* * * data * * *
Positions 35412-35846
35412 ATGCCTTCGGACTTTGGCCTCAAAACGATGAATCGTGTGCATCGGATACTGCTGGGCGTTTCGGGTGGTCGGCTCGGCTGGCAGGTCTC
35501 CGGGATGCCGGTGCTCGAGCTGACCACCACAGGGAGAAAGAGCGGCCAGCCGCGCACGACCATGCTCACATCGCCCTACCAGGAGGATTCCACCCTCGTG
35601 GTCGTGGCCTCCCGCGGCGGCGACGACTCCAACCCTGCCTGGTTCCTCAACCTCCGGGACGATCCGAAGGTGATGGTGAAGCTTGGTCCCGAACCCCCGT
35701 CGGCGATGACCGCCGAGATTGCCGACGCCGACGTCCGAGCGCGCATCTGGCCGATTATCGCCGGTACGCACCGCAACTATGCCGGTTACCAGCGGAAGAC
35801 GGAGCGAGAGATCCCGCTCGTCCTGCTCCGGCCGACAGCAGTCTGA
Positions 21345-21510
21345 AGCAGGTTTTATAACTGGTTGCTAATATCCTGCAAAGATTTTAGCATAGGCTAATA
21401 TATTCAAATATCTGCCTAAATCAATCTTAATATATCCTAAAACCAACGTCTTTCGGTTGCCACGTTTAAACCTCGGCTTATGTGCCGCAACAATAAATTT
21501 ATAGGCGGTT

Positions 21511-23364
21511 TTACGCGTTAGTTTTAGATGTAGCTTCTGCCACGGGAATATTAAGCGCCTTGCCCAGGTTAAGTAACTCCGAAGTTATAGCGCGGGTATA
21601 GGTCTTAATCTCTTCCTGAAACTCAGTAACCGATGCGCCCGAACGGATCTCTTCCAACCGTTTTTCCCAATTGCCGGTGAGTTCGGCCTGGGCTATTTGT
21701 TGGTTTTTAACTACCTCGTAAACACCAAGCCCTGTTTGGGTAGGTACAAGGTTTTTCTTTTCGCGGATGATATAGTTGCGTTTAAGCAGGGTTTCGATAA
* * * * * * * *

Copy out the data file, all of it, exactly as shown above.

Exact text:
Positions 35412-35846
35412 ATGCCTTCGGACTTTGGCCTCAAAACGATGAATCGTGTGCATCGGATACTGCTGGGCGTTTCGGGTGGTCGGCTCGGCTGGCAGGTCTC
35501 CGGGATGCCGGTGCTCGAGCTGACCACCACAGGGAGAAAGAGCGGCCAGCCGCGCACGACCATGCTCACATCGCCCTACCAGGAGGATTCCACCCTCGTG
35601 GTCGTGGCCTCCCGCGGCGGCGACGACTCCAACCCTGCCTGGTTCCTCAACCTCCGGGACGATCCGAAGGTGATGGTGAAGCTTGGTCCCGAACCCCCGT
35701 CGGCGATGACCGCCGAGATTGCCGACGCCGACGTCCGAGCGCGCATCTGGCCGATTATCGCCGGTACGCACCGCAACTATGCCGGTTACCAGCGGAAGAC
35801 GGAGCGAGAGATCCCGCTCGTCCTGCTCCGGCCGACAGCAGTCTGA
Positions 21345-21510
21345 AGCAGGTTTTATAACTGGTTGCTAATATCCTGCAAAGATTTTAGCATAGGCTAATA
21401 TATTCAAATATCTGCCTAAATCAATCTTAATATATCCTAAAACCAACGTCTTTCGGTTGCCACGTTTAAACCTCGGCTTATGTGCCGCAACAATAAATTT
21501 ATAGGCGGTT

Positions 21511-23364
21511 TTACGCGTTAGTTTTAGATGTAGCTTCTGCCACGGGAATATTAAGCGCCTTGCCCAGGTTAAGTAACTCCGAAGTTATAGCGCGGGTATA
21601 GGTCTTAATCTCTTCCTGAAACTCAGTAACCGATGCGCCCGAACGGATCTCTTCCAACCGTTTTTCCCAATTGCCGGTGAGTTCGGCCTGGGCTATTTGT
21701 TGGTTTTTAACTACCTCGTAAACACCAAGCCCTGTTTGGGTAGGTACAAGGTTTTTCTTTTCGCGGATGATATAGTTGCGTTTAAGCAGGGTTTCGATAA